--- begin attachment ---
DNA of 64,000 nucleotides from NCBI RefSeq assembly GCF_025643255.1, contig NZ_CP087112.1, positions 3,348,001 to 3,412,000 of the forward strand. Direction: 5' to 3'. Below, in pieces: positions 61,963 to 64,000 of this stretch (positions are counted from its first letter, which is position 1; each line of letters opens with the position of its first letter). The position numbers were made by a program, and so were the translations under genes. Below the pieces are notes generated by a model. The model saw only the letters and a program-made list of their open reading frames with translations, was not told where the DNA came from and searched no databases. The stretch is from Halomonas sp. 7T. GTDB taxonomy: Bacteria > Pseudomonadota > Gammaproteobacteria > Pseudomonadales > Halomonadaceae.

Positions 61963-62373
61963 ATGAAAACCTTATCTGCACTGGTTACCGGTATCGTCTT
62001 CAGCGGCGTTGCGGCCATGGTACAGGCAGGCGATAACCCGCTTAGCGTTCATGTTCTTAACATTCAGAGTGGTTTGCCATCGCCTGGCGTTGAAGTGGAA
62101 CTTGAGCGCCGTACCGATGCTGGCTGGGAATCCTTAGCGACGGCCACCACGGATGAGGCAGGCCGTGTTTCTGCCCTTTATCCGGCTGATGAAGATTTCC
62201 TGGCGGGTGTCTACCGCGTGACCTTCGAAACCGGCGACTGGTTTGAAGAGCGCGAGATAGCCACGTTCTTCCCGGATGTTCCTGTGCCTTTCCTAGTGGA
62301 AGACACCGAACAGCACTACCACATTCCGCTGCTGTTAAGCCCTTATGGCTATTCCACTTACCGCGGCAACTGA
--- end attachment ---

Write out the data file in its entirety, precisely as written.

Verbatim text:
DNA of 64,000 nucleotides from NCBI RefSeq assembly GCF_025643255.1, contig NZ_CP087112.1, positions 3,348,001 to 3,412,000 of the forward strand. Direction: 5' to 3'. Below, in pieces: positions 61,963 to 64,000 of this stretch (positions are counted from its first letter, which is position 1; each line of letters opens with the position of its first letter). The position numbers were made by a program, and so were the translations under genes. Below the pieces are notes generated by a model. The model saw only the letters and a program-made list of their open reading frames with translations, was not told where the DNA came from and searched no databases. The stretch is from Halomonas sp. 7T. GTDB taxonomy: Bacteria > Pseudomonadota > Gammaproteobacteria > Pseudomonadales > Halomonadaceae.

Positions 61963-62373
61963 ATGAAAACCTTATCTGCACTGGTTACCGGTATCGTCTT
62001 CAGCGGCGTTGCGGCCATGGTACAGGCAGGCGATAACCCGCTTAGCGTTCATGTTCTTAACATTCAGAGTGGTTTGCCATCGCCTGGCGTTGAAGTGGAA
62101 CTTGAGCGCCGTACCGATGCTGGCTGGGAATCCTTAGCGACGGCCACCACGGATGAGGCAGGCCGTGTTTCTGCCCTTTATCCGGCTGATGAAGATTTCC
62201 TGGCGGGTGTCTACCGCGTGACCTTCGAAACCGGCGACTGGTTTGAAGAGCGCGAGATAGCCACGTTCTTCCCGGATGTTCCTGTGCCTTTCCTAGTGGA
62301 AGACACCGAACAGCACTACCACATTCCGCTGCTGTTAAGCCCTTATGGCTATTCCACTTACCGCGGCAACTGA